In his book The View From The Studio Door (ISBN 978.0.9614547.5.3) Ted Orland’s last paragraph includes these three sentences:
Our highest moments are those in which, by word or deed, we engage important things – and for that task there is no better tool than art. Making art, like having children, is one way of making life worth living. And artworks, like children, are assays of our lives and a measure of the things we hold important.
While I was researching today’s post I came across these profound words and why would I couple these with today’s images? Often art is perceived as something difficult, something you “need to be educated in.” I am trying to remind everybody that we all engaged in art activities while we were children and what training did we have during our pre-school and kindergarten days? Start to shift your thinking today. Here is a great activity to get you started:
So often I overhear quilters lament the fact that they got carried away with their fabric purchases. The accumulated “stash” includes colors that are no longer considered current. What is one to do? We can sort through the stacks of fat quarters, sell them off at a garage sale and incur a significant financial loss. Over-dyeing is one solution to alter the color and move it into a more current color palette. Another way to create designer fabrics is with printing. No need to rush out and purchase specific stamps. From potato stamps (remember these?) to using a potato masher for an interesting grid pattern or re-purposing a meat tray – the opportunities are endless!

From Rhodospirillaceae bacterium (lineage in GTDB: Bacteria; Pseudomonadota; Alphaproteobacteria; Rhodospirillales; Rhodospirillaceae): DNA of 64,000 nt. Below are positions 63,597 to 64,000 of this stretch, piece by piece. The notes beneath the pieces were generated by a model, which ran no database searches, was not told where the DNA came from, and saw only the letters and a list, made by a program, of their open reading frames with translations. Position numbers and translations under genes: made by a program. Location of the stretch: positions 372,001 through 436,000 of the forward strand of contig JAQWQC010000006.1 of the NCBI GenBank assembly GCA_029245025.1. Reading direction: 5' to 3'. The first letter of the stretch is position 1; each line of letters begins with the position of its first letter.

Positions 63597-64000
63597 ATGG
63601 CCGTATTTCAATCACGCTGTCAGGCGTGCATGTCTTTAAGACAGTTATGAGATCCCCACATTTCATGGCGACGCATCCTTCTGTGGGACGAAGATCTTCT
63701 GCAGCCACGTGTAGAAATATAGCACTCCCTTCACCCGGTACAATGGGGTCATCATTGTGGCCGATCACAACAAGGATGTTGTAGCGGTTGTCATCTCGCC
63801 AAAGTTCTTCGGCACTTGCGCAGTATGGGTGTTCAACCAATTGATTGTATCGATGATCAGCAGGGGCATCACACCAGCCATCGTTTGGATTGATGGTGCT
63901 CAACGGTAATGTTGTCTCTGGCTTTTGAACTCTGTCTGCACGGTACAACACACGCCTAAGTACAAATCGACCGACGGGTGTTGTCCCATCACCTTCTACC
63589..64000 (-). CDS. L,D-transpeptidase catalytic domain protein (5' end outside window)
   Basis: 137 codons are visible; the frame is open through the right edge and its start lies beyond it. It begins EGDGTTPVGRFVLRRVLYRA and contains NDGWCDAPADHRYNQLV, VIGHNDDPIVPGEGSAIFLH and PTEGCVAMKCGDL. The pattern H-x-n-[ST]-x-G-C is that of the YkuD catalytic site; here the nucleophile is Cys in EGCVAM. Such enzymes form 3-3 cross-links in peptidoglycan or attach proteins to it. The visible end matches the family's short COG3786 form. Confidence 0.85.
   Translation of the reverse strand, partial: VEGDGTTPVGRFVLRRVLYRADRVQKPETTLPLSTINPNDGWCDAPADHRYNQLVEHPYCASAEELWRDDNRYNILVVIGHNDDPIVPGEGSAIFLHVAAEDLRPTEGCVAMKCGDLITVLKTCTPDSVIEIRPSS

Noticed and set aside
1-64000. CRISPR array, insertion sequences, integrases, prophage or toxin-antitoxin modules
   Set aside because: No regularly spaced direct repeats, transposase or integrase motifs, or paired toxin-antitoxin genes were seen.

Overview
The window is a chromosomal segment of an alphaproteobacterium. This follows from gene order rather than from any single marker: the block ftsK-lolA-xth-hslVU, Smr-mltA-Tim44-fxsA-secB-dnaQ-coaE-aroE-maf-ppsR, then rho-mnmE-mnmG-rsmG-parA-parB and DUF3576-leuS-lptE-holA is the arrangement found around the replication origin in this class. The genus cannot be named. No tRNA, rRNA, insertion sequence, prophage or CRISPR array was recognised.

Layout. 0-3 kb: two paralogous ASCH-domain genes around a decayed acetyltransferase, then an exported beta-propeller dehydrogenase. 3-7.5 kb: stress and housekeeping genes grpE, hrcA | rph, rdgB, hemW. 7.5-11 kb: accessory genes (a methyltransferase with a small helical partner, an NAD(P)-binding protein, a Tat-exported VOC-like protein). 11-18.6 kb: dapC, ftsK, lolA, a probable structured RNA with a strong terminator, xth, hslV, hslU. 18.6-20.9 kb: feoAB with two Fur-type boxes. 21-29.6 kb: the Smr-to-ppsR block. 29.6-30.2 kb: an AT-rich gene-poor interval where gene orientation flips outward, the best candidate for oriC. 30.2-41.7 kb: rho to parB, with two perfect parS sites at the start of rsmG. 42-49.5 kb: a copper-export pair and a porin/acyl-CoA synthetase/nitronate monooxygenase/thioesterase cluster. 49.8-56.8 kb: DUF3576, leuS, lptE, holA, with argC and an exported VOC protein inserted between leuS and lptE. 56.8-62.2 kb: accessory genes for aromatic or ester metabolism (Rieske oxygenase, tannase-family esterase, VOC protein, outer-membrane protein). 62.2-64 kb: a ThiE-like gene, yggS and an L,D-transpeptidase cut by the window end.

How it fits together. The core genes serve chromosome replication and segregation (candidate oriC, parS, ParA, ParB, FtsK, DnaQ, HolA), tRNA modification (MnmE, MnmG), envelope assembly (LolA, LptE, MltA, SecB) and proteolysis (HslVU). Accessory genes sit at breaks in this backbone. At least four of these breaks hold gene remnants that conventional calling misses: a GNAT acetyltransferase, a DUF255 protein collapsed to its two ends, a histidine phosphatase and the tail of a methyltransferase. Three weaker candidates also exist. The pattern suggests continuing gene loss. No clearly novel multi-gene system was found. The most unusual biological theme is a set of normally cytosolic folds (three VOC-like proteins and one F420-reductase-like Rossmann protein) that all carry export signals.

Darker fabrics are also great for discharge with a diluted bleach solution or dish washing liquid. To use up ordinary acrylic paints and make these pliable and permanent on fabrics add up to 25 % of textile medium.
Set up your table, cover it with plastic and start stamping! Have fun!!!